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November 22, 2006

Executive comp rising, Chronicle of Higher Ed reports

Chancellor Mark A. Nordenberg ranks 27th among leaders of public universities nationally in salary and benefits, according to a survey report on executive compensation conducted by The Chronicle of Higher Education.

Nordenberg is among the 42 public institution heads nationally who earn at least $500,000, according to the Chronicle survey.

The Chronicle compiled data, published in its Nov. 24 edition, on compensation of chief executives of 853 institutions nationally, including 183 public colleges and public college systems.

The Chronicle defines total executive compensation as the sum of salary, benefits, annualized amounts of deferred income, the full potential amount of bonuses, retirement pay (the amount contributed by the institution to a CEO’s defined benefit plan) and housing and car allowances.

According to the Chronicle’s online database, Nordenberg’s total compensation package for fiscal year 2006, which ended June 30, was $553,800, including $427,500 in base salary. Nordenberg’s other compensation includes $51,300 in retirement pay and $75,000 in deferred compensation.

The report also noted that Nordenberg is provided with use of a University-owned residence and automobile, but did not assign dollar amounts to those benefits.

This year’s report, for the first time, ranked the top 10 public institution leaders in four categories: base salary, bonus pay, retirement pay and deferred compensation. Nordenberg was No. 7 among public university top executives in terms of retirement compensation with $51,300 in FY06. However, the Chronicle noted that in some states, including Illinois and New York, an employee’s choice between various plans is considered private under public-records laws, so retirement pay could not be determined in all cases.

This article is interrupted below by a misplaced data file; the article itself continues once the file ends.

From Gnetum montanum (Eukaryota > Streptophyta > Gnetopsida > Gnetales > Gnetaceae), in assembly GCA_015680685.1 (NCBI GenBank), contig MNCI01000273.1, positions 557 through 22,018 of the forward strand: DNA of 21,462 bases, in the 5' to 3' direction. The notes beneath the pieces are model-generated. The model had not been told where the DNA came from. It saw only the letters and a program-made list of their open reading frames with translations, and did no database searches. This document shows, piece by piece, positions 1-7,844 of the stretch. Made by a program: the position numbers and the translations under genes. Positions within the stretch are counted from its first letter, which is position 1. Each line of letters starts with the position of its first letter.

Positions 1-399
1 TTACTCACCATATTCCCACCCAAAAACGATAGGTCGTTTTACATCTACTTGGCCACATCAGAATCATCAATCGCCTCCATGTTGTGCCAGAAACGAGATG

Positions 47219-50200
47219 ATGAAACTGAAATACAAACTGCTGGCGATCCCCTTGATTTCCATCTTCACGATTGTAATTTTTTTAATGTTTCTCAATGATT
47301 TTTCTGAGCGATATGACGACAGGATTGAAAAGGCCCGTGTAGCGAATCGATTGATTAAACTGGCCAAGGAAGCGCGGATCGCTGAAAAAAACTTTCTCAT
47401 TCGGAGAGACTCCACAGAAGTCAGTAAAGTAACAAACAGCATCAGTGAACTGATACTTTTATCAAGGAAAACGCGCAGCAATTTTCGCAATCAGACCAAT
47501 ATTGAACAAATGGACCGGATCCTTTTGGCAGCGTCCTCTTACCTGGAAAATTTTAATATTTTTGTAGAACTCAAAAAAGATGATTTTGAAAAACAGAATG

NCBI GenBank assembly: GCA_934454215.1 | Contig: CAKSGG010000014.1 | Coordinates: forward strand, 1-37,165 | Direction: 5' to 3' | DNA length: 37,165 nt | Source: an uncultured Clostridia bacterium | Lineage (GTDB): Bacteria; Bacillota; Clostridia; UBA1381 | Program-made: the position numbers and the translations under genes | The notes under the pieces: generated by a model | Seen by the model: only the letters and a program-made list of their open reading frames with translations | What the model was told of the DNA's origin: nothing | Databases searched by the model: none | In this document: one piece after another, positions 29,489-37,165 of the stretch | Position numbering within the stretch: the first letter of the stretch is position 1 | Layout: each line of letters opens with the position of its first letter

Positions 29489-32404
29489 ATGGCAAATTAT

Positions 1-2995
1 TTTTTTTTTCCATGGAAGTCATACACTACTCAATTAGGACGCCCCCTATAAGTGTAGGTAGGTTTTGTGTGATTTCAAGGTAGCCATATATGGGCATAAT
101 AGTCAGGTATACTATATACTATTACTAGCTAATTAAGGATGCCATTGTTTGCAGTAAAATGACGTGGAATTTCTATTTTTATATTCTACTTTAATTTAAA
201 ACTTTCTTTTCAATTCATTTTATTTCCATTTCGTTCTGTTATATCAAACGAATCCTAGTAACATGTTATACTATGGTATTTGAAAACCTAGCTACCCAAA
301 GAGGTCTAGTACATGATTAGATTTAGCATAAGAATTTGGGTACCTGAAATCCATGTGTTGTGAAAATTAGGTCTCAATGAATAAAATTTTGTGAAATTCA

Nordenberg did not make the top 10 among public institution leaders in the other three categories.

The survey data are the most recent available and in most cases cover 2006-07, the Chronicle stated.

However, Nordenberg’s compensation figures refer to fiscal year 2006, because his FY07 compensation has not been set yet by Pitt’s Board of Trustees compensation committee, which typically does so in December.

Data for four other institutions (the California State University System, the Pennsylvania State System of Higher Education, the University of Virginia and Virginia Commonwealth University) also cover 2005-06 because these institutions had not determined presidential compensation for this fiscal year by the closing date of the Chronicle survey.

Pitt is one of four universities that consider themselves state-related or quasi-private institutions (along with Penn State, Temple and the University of Delaware), and thus are not required legally to provide current salary information.

Pitt fully cooperated with the survey, and provided the latest compensation data available, the Chronicle noted.

Penn State provided the current base salary of its president, but would not disclose any additional compensation, such as retirement contributions.

Temple’s and the University of Delaware’s compensation information was determined from the IRS Form 990 and their figures are for 2004-05.

Last December, Pitt trustees increased Nordenberg’s FY06 salary, retroactive to June 30, 2005, by 3 percent to $427,500 — the figure reported in the Chronicle data. (See Dec. 8, 2005, University Times.)

In addition to his base salary, Nordenberg will receive five annual deferred retention incentive payments on June 30, 2007. The bonus program will give Nordenberg $75,000 for each year of service from July 1, 2002, through June 2007, if he remains as chancellor until that time.